Horowitz and the Christian right, redux
, a heroic battler against the left on some issues, has written another article attacking the Christian right for its opposition to gay liberationists
—and setting off yet another flood of responses, many of them very critical of him, at his website. Among the deluge of opinion is this comment by me
. My basic point is that Horowitz’s position, whether he realizes it or not, would have the effect of banishing traditional morality to a purely private sphere, while allowing gay liberationists unimpeded access to the public sphere.
Horowitz’s articulation of the issue is complex, however, and it’s possible that I’ve misinterpreted him. I welcome any corrections.
Posted by Lawrence Auster at May 28, 2003 10:14 AM | Send
It’s worth remembering a key Supreme Court case, ‘ROMER v. EVANS’ (1996) where the Court struck down a Colorado voter initiative that had nullified special considerations for homosexuals.
I would especially call attention to Justice Scalia’s blistering dissent. Note Section III, Paragraph 5 of his rebuttal where after noting various legislative successes that homosexuals had enjoyed — “I do not mean to be critical of these legislative successes; homosexuals are as entitled to use the legal system for reinforcement of their moral sentiments as are the rest of society. But they are subject to being countered by lawful, democratic countermeasures as well.”
Justice Scalia’s dissent was a truly comprehensive review of the moral/legal issues involved here, and with valuable historical context.
There are some unfortunate parallels between that case and the current flap with Mr. Horowitz.
“We do not want government intruding on the voluntary associations we make as citizens or dictating to us our moral and spiritual choices.”
Mr. Horowitz assumes that moral matters have no influence upon the society and therefore should not be a political issue. Mr. Horowitz seems to define and equate moral issues with sectarian religious or spiritual issues. His assumption about morality is too limited and unsupportable. Too again reference CS Lewis morality is a question of what we ought or ought not to do. Slavery, desegregation and recently SUV’s have involved moral arguments. Any law should reflect some sort of moral reasoning or else we have tyranny.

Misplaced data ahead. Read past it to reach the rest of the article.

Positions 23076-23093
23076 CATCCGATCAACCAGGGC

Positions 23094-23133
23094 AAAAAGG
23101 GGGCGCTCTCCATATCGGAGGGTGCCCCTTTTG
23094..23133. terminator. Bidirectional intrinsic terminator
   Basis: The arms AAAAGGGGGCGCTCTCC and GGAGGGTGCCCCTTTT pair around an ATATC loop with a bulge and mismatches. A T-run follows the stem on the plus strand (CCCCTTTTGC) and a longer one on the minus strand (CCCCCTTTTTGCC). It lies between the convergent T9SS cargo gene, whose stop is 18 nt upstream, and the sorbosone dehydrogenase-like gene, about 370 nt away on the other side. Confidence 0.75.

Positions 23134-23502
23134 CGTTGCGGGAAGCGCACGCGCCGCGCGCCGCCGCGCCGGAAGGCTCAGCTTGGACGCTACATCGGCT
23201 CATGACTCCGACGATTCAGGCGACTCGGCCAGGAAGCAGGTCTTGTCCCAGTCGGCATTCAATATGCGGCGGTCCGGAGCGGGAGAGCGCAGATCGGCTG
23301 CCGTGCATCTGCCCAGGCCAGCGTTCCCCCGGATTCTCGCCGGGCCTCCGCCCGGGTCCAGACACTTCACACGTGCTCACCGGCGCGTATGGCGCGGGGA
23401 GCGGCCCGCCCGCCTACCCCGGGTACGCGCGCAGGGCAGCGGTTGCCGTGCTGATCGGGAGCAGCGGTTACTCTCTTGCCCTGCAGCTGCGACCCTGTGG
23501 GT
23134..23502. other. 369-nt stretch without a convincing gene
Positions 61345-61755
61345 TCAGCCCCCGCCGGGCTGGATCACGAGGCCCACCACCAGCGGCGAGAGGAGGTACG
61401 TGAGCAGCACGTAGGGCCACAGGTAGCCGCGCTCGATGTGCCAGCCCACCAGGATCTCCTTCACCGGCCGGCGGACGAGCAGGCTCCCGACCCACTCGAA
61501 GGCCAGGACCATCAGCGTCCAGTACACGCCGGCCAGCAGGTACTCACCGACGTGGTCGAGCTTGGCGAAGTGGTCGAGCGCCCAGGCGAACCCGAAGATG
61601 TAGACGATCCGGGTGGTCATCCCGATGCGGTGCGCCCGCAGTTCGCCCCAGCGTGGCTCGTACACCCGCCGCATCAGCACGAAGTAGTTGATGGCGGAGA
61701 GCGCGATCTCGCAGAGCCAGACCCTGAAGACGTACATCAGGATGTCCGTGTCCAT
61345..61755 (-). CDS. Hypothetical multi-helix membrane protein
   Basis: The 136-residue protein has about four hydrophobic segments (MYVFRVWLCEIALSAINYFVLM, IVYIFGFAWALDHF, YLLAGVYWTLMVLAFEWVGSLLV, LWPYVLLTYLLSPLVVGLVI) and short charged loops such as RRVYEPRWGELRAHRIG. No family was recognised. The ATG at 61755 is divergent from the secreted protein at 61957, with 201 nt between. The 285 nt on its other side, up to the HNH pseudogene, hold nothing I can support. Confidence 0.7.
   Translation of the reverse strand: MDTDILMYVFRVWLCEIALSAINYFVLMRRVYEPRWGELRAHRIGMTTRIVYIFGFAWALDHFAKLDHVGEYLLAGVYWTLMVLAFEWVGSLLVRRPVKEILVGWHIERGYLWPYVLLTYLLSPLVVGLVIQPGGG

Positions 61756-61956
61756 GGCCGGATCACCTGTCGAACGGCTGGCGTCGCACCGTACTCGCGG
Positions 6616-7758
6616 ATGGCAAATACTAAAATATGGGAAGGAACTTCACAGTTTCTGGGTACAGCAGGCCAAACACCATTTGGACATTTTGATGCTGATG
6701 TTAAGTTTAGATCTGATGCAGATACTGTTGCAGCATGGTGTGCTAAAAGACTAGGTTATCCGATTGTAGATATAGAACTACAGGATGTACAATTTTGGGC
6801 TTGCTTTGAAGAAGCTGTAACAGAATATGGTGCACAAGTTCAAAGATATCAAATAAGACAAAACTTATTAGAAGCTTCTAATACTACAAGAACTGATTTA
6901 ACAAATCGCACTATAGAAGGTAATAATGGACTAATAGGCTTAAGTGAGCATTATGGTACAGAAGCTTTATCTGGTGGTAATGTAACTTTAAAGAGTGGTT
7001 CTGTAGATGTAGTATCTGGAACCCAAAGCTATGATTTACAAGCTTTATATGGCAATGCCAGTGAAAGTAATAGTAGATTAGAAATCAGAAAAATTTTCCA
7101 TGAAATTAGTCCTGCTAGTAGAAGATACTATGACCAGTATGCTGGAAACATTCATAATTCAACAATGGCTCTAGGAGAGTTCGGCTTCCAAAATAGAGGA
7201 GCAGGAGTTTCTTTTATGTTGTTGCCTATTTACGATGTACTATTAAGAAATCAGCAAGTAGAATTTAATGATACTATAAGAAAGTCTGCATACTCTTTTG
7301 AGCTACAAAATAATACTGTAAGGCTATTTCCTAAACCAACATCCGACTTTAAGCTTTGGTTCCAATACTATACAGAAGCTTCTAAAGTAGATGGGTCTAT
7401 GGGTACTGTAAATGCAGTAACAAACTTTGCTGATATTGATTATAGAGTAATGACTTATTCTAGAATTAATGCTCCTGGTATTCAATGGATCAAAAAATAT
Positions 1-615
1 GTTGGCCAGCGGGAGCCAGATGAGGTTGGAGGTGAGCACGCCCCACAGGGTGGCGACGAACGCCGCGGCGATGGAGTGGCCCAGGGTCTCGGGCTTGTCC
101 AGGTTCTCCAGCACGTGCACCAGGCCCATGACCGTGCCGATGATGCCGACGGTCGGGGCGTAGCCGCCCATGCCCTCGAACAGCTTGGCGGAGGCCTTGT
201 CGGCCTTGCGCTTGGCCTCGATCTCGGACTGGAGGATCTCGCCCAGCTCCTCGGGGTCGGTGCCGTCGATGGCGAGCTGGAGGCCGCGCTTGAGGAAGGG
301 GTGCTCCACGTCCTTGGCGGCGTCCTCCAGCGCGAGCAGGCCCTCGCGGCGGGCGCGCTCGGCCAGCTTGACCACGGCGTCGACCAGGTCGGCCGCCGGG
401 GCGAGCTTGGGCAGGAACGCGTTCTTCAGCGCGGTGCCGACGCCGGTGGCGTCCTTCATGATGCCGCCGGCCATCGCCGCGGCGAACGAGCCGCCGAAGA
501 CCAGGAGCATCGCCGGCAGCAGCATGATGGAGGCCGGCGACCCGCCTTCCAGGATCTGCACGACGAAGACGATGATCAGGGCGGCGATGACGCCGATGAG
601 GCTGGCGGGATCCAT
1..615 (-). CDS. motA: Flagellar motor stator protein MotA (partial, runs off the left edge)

Mr. Horowitz seems to attack Christian groups for seemingly selective outrage. He admits that the Human Rights Campaign is a radical group. He states that Christian conservative have not attacked an RNC Chairman who met with the ACLU. Has the RNC chairman met with the ACLU? Has the RNC chairman met with NARAL? If so and Christian conservatives were silent, then I would agree with the attack on selective outrage. However, I really doubt groups like Concerned Women for America would be silent if the RNC seemed to court NARAL or the ACLU.
Mr. Horowitz took issue with Mr. Knight’s comment about dissuading people from homosexuality. I understand Mr. Horowitz concern about mixing a political agenda with a spiritual mission. Dissuading people through politics seems incomprehensible. Dissuading people seems even more incomprehensible if you believe that homosexuality is not a choice. However, when one says homosexuality is not a choice are we discussing same sex desires or behavior. To say the homosexual activity is not a choice would imply that homosexual activity is compulsive. I doubt that many homosexuals would agree with that idea. On the other hand, to say that homosexuals do not chose homosexual desires is a none specific and unhelpful truism. No desire is ever chosen. I do not chose to love chocolate or steak or leggy blondes. Those struggling with same sex desires have the same choices as the married man who is contemplating an affair or 20 year old at spring break in Daytona. We don’t choose our desire but we do choose our response.
Finally, Christian conservatives and liberal Christians differ theologically as well as politically. Many Christians who are conservative or liberal have almost nothing in common except the title Christian.
There seems to be a great deal of inconsistency within homosexual ranks about whether this behavior is a choice or not. The more radical position (taken by GLSEN) is that sexuality is something we create for ourselves. There is some discussion of this in the “Queering the Schools” piece referenced in the other thread. The “inborn, innate” argument appears to have been relegated to use as a tool to overturn any “discrimination” (gays in the military, etc.).